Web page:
Transcoding JSON to gRPC

Transcoding JSON to gRPC

A powerful Remote Procedure Call (RPC) framework is gRPC. To build high-performance, real-time services, gRPC uses message contracts, Protobuf, streaming, HTTP/2, and those technologies.

The incompatibility of gRPC with all platforms is one of its drawbacks. Because HTTP/2 isn’t completely supported by browsers, REST APIs and JSON are the main methods for supplying data to browser apps. REST APIs and JSON are crucial in current apps, notwithstanding the advantages that gRPC offers. The development of gRPC and JSON Web APIs adds needless complexity.

What is gRPC JSON?

An add-on for ASP.NET Core called gRPC JSON transcoding produces RESTful JSON APIs for gRPC services. Once set up, transcoding enables apps to use well-known HTTP principles to call gRPC services:

  • HTTP verbs
  • URL parameter binding
  • JSON requests/responses

About JSON transcoding implementation

The idea of using gRPC and JSON transcoding is not new. Another tool for converting gRPC services into RESTful JSON APIs is the grpc-gateway. Let’s take a closer look at how it works.
It employs the same. proto annotations for gRPC services that map HTTP concepts. The key distinction is in how each is put into practice.

Code generation is used by grpc-gateway to build a reverse-proxy server. RESTful requests are converted by the reverse-proxy into gRPC+Protobuf and sent via HTTP/2 to the gRPC service.

In my opinion, transcoding has improved and the advantage of this strategy is that the gRPC service is unaware of the RESTful JSON APIs. Grpc-gateway can be used with any gRPC server.

An ASP.NET Core app is doing gRPC JSON transcoding in the background. After converting JSON into Protobuf messages, it directly calls the gRPC service. We think JSON transcoding benefits.NET app developers in a number of ways:

  • Less moving components One ASP.NET Core application manages both mapped RESTful JSON API and gRPC services.
  • Deserializing JSON to Protobuf messages and directly using the gRPC service are both done by JSON transcoding. When compared to initiating a fresh gRPC call to a separate server, performing this in-process offers substantial performance advantages.
  • Smaller monthly hosting bill due to fewer servers.

MVC and Minimal APIs are not replaced by JSON transcoding. It is quite opinionated about how Protobuf maps to JSON and only supports JSON.

Mark up gRPC methods:

Before they support transcoding, gRPC methods need to be annotated with an HTTP rule. The HTTP rule specifies the HTTP method and route as well as details on how to call the gRPC method.

Lets take a look on the example below:

service Greeter {
  rpc SayHello (HelloRequest) returns (HelloReply) {
    option (google.api.http) = {
      get: "/v1/greeter/{name}"

The following illustration:

  • Establishes a SayHello method for a Greeter service. The name google.api.http is used to specify an HTTP rule for the method.
  • The GET method is reachable via the /v1/greeter/name> route and GET requests.
  • The request message’s name field is linked to a route parameter.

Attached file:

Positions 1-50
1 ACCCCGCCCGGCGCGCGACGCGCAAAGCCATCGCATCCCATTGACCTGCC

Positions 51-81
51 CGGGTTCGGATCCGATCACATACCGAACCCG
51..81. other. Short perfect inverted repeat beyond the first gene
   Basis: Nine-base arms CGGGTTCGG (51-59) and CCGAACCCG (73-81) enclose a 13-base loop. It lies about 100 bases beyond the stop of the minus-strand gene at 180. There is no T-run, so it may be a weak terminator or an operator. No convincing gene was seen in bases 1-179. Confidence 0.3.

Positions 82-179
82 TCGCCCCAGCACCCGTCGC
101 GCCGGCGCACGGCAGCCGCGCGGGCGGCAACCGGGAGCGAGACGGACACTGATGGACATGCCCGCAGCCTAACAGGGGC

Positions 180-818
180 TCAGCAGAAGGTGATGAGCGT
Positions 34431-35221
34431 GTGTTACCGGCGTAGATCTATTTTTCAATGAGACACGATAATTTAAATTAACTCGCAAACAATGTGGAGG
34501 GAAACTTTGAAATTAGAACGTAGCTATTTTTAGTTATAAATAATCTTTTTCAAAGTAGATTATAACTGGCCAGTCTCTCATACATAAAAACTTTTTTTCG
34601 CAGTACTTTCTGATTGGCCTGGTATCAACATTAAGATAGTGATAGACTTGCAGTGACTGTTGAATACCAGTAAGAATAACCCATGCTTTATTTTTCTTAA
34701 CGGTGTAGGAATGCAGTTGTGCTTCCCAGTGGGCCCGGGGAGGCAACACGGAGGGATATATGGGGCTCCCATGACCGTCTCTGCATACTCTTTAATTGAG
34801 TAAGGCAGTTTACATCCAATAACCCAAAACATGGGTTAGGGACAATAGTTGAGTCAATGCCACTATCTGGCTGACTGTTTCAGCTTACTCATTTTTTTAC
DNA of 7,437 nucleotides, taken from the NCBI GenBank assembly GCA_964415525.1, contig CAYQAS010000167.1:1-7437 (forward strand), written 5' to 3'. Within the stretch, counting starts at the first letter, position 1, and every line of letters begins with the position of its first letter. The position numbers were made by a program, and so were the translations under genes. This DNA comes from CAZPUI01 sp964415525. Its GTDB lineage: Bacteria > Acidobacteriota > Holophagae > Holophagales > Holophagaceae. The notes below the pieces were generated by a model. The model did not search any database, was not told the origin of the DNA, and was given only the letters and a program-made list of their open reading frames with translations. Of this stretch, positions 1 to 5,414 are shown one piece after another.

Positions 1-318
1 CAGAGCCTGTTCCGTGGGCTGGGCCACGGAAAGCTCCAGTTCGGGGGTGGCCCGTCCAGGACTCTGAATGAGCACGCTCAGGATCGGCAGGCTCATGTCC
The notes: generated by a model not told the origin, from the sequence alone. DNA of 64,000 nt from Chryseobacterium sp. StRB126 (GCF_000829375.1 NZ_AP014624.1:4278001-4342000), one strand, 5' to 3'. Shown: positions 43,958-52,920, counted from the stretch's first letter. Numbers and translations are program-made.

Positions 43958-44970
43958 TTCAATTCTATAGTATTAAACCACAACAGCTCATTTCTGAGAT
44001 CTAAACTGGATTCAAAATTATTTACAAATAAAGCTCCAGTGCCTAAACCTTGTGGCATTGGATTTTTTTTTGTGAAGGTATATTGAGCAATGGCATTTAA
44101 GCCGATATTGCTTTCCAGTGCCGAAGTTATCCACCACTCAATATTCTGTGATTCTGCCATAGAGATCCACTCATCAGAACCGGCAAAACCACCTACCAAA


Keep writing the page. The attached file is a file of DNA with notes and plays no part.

Streaming techniques:

Streaming in all directions is supported via conventional gRPC over HTTP/2. Only server streaming is permitted without transcoding. Bidirectional streaming methods and client streaming are not supported.

Server streaming techniques employ JSON that is line-delimited. A new line follows each message published using WriteAsync, which is serialized to JSON.

Three messages are written using the server streaming technique below:

public override async Task StreamingFromServer(ExampleRequest request,
IServerStreamWriter<ExampleResponse> responseStream, ServerCallContext context)
  for (var i = 1; i <= 3; i++)
  await responseStream.WriteAsync(new ExampleResponse { Text = $"Message {i}" });
  await Task.Delay(TimeSpan.FromSeconds(1));

Three line-delimited JSON objects are sent to the client:

{"Text":"Message 1"}
{"Text":"Message 2"}
{"Text":"Message 3"}

Please take note that server streaming methods are not covered by the WriteIndented JSON setting. Line-delimited JSON cannot be utilized with pretty printing since it introduces new lines and whitespace.

HTTP protocol

The.NET SDK’s ASP.NET Core gRPC service template builds an app that is only set up for HTTP/2. When an app only supports conventional gRPC over HTTP/2, HTTP/2 is a good default. However, transcoding is compatible with both HTTP/1.1 and HTTP/2. Some platforms, including Unity and UWP, are unable to use HTTP/2. Configure the server to enable HTTP/1.1 and HTTP/2 in order to support all client apps.

Change the appsettings.json default protocol:

  "Kestrel": {
  "EndpointDefaults": {
  "Protocols": "Http1AndHttp2"

The protocol negotiation required for enabling HTTP/1.1 and HTTP/2 on the same port uses TLS. See ASP.NET Core gRPC protocol negotiation for further details on setting up HTTP protocols in gRPC apps.

gRPC JSON transcoding vs gRPC-Web

The ability to call gRPC services from a browser is provided by both transcoding and gRPC-Web. Let’s take a look at the main differences between the two, everyone goes about it in a different way:

  • With the help of the gRPC-Web client and Protobuf, gRPC-Web enables browser apps to call gRPC services from the browser. The advantage of delivering brief, quick protobuf messages with gRPC-Web is that it necessitates the browser app to construct a protobuf client.
  • Transcoding enables browser-based applications to use gRPC services as if they were JSON-based RESTful APIs. The browser app does not need to create a gRPC client or be familiar with gRPC in any way.

JavaScript APIs in browsers can be used to invoke the prior Greeter service:

  "Kestrel": {
  "EndpointDefaults": {
  "Protocols": "Http1AndHttp2"